Tuesday, December 2, 2008

Don't blame the trans fats

John Tierney has an interesting article at the NYT about the paradox of supposedly healthier foods inducing people into making unhealthy choices, and how the government can exacerbate this phenomenon. After doing a relatively non-rigorous survey of New Yorkers and non-New Yorkers, researcher Pierre Chandon found that foods with a "trans fat free" label on them were more likely to have their healthiness overestimated by New Yorkers (who were subjected to a recent public debate about trans-fats), whereas those visiting from outside the area were better at guessing the caloric value "of an Applebee’s Oriental Chicken Salad and a 20-ounce cup of regular Pepsi." The results suggest that the NYC government's action against trans fats in restaurants might have done some harm, in that food makers can now exploit the fact that their products don't have trans fats, labeling their food as such and inducing customers into thinking that they're healthier than they really are.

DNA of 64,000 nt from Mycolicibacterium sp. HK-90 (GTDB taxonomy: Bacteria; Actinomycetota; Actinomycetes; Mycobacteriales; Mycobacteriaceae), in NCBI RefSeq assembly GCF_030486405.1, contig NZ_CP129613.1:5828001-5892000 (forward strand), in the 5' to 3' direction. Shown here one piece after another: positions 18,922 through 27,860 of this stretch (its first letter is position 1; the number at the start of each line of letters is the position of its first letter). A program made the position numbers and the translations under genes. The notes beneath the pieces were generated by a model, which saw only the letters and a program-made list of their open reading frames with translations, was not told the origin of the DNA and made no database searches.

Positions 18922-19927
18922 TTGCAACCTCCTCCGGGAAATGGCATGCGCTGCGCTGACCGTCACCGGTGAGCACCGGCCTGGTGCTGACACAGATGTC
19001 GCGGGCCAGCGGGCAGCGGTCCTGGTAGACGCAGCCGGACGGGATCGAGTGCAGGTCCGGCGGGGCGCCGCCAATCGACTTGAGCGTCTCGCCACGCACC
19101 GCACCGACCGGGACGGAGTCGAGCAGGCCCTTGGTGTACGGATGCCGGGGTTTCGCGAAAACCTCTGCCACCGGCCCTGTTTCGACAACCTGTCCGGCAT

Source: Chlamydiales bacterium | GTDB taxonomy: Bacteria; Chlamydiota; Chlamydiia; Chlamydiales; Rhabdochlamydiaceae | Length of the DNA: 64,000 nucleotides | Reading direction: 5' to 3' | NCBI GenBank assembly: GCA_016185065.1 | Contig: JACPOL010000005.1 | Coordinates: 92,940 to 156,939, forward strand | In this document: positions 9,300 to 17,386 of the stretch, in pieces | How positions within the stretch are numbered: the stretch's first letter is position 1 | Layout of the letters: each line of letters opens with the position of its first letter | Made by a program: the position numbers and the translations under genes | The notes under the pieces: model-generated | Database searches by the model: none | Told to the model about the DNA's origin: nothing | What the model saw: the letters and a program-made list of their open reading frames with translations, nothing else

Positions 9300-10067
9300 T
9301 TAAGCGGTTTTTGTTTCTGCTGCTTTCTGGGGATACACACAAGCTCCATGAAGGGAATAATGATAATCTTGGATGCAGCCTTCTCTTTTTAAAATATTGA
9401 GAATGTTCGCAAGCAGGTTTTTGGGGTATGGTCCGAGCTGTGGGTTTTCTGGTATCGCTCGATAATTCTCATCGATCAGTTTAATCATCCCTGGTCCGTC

Tierney hints at the inanity of the trans fat ban in the first place, in mentioning that some scientists believe that there are worse ones out there. And whenever I hear debates over particular nutritional elements being good or bad (first it was fats and calories, then carbs, now trans fats, with dozens of fads in between), I think about this NYT Magazine cover story from early 2007 about how little we really know about food, and how it's much more important to follow general guidelines – the kind that you don't need a nutritional analysis for – than to harp on the details.

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